Three Raven.

God’s moon, leavetaking
from the garden, the wildling from its fruit
I’ve killed; like the moon without its stalked
winters, I cannot behold reconciliation
of two silhouettes; the phone-line I cut
still lures my name.

in the echoes of the orange orchard,
perfumed in late air, eyes known the moon;
this stone will
not vanish, I could though
into disconnection, knowing then
of gods writhing with bony trees
is (at last) silent.

© 2021 lucysworks.com All Rights Reserved.


Written for the dVerse prompt:

  • see if you can hook yourself a new reader with upfront vivid images and unusual word use
  • maybe stick with tradition (starting top left) or forge out in a new direction, maybe even a one line, or even a one-word poem (though please read the article that I’ve linked to Saroyan’s poem)  
  • perhaps try your hand at some found poetry, make something shapely or striking or something off the fridge
  • or perhaps a poem beginning with a line by a poet who’s provoked or enthralled or charmed or annoyed you (don’t forget to link to the original poem in your post).

  40 comments for “Three Raven.

  1. January 28, 2021 at 4:24 pm

    I noticed that the moon was almost full the other day when the sky was clear… love what you can take from such a fruit… so many shadows from a full moon.

    Liked by 4 people

  2. sanaarizvi
    January 28, 2021 at 5:08 pm

    Swooning I am 😀 I especially love; “I cannot behold reconciliation of two silhouettes; the phone-line I cut still lures my name.” You rocked the prompt! 💝

    Liked by 4 people

  3. January 28, 2021 at 5:36 pm

    Gripping and tense, and love those last few lines. I mean, what’s not to love – “gods writhing with bony trees is (at last) silent”

    Well done, Lucy.

    Liked by 4 people

  4. January 28, 2021 at 5:57 pm

    Strong images and such turmoil in the verses. “This stone will not vanish,” is so heavy in that some things will never leave even after we cut the phone lines. The emotional struggle is tangible here. 💔

    Liked by 4 people

    • January 28, 2021 at 8:04 pm

      Thank you so much, Tricia. You’re exactly right, some things are harder to fade away even if it is for the right reasons.

      Liked by 2 people

      • January 28, 2021 at 8:35 pm

        Yes, it’s life, we get rocks thrown at us and then they are hard to move. 💕

        Liked by 2 people

      • January 28, 2021 at 9:03 pm

        Definitely.

        Liked by 3 people

  5. January 28, 2021 at 6:03 pm

    That’s a great first line – intriguing & bereft – which echoes down through the rest of the poem – I particularly liked the image of the orange orchard, ‘perfumed in late air’ – here’s us kicked out of Eden, the perfume of what we’ve lost taunts us across that old impenetrable wall.

    Liked by 4 people

  6. January 28, 2021 at 6:15 pm

    O that leavetaking be so easy; the moon’s been struggling in its net for aeons. Still, such absenting chills the marrow of this poem, like a phone line that’s lost its handset. Or something. The verse is gorgeous though opaque as a moonless night.

    Liked by 3 people

  7. January 28, 2021 at 6:22 pm

    A fascinating poem, Lucy … love that you published this when we are blessed with a full moon tonight. I was most intrigued by ‘this stone will not vanish, I could though.’ Spooky.

    Liked by 3 people

  8. January 28, 2021 at 7:34 pm

    Reblogged this on About the Jez of It and commented:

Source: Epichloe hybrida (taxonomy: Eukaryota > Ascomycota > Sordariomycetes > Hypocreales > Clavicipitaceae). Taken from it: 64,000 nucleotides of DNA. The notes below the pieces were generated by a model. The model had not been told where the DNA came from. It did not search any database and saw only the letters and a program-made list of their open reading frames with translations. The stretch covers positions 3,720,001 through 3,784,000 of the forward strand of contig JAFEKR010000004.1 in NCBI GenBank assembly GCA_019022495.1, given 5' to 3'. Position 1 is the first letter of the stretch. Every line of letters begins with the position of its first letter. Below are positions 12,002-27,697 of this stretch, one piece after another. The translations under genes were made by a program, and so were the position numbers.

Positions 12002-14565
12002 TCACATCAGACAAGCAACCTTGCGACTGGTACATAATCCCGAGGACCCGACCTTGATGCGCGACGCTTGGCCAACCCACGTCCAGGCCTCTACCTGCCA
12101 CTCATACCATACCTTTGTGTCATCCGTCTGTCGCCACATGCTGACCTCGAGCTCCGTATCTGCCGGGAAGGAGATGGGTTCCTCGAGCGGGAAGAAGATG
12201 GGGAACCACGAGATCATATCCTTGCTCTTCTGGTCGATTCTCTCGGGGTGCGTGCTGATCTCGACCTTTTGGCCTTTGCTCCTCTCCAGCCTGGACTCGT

I was sold on the title, no surprise there, I wasn’t disappointed – excellent write, Lucy

    Liked by 4 people

    • January 28, 2021 at 8:01 pm

      Oh wow, I don’t know what to say. Thank you so very much for your kind words and the reblog! ❤

      Liked by 2 people

  9. Glenn A. Buttkus
    January 28, 2021 at 9:20 pm

    You had me at the title, THREE RAVENS, a Gothic pub on the edge of some haunted moors, the title of a novel, or a Victorian painting. Though I did not find blackbird one within the piece, and did find the lunatic fringe, and plenty of mooning. Another fine poem from Lucy’s pulsing pen.

    Liked by 3 people

  10. January 28, 2021 at 11:27 pm

    This feels like a walk through a burial garden… talking to the stones and feeling the call of those long passed, yet knowing your time of disconnect too is coming! Beautifully done Lucy!

    Liked by 3 people

  11. January 29, 2021 at 2:49 am

    I think any one of your first lines would draw me in, and this is no exception! I loved ‘like the moon without its stalked
    winters’ – stalked winters, wow!

    Liked by 3 people

  12. January 29, 2021 at 3:10 am

    perfumed in late air, eyes known the moon;

    Lucy,

    I really loved this line in particular 🙂

    -David

    Liked by 3 people

  13. January 29, 2021 at 4:42 am

    Such a strange coincidence, Lucy: I took photographs of the moon still round and clear outside my window this morning, ‘leavetaking from the garden’! I like the way the two stanzas are connected by the cut phone-line and disconnection, and love the appeal to the senses of the ‘orange orchard, perfumed in late air’.

    Liked by 4 people

    • January 29, 2021 at 3:11 pm

      Ah, that is indeed a strange coincidence! I’m glad you could enjoy the poem, I thank you so much for your lovely words. ❤

      Liked by 2 people

  14. January 29, 2021 at 7:54 am

    That’s an arresting opening phrase! I like the nod to Wallace Stevens too.

    Liked by 4 people

  15. January 29, 2021 at 10:02 am

    Oh, so compelling and full of intrigue! Bravo!

    Liked by 4 people

  16. January 30, 2021 at 4:26 pm

    Lucy another truly captivating poem. Just those first two words made me incredibly curious and drew me in. As always well written and an interesting read.

    Liked by 3 people

  17. February 16, 2021 at 11:46 am

    Well done!

    Liked by 1 person

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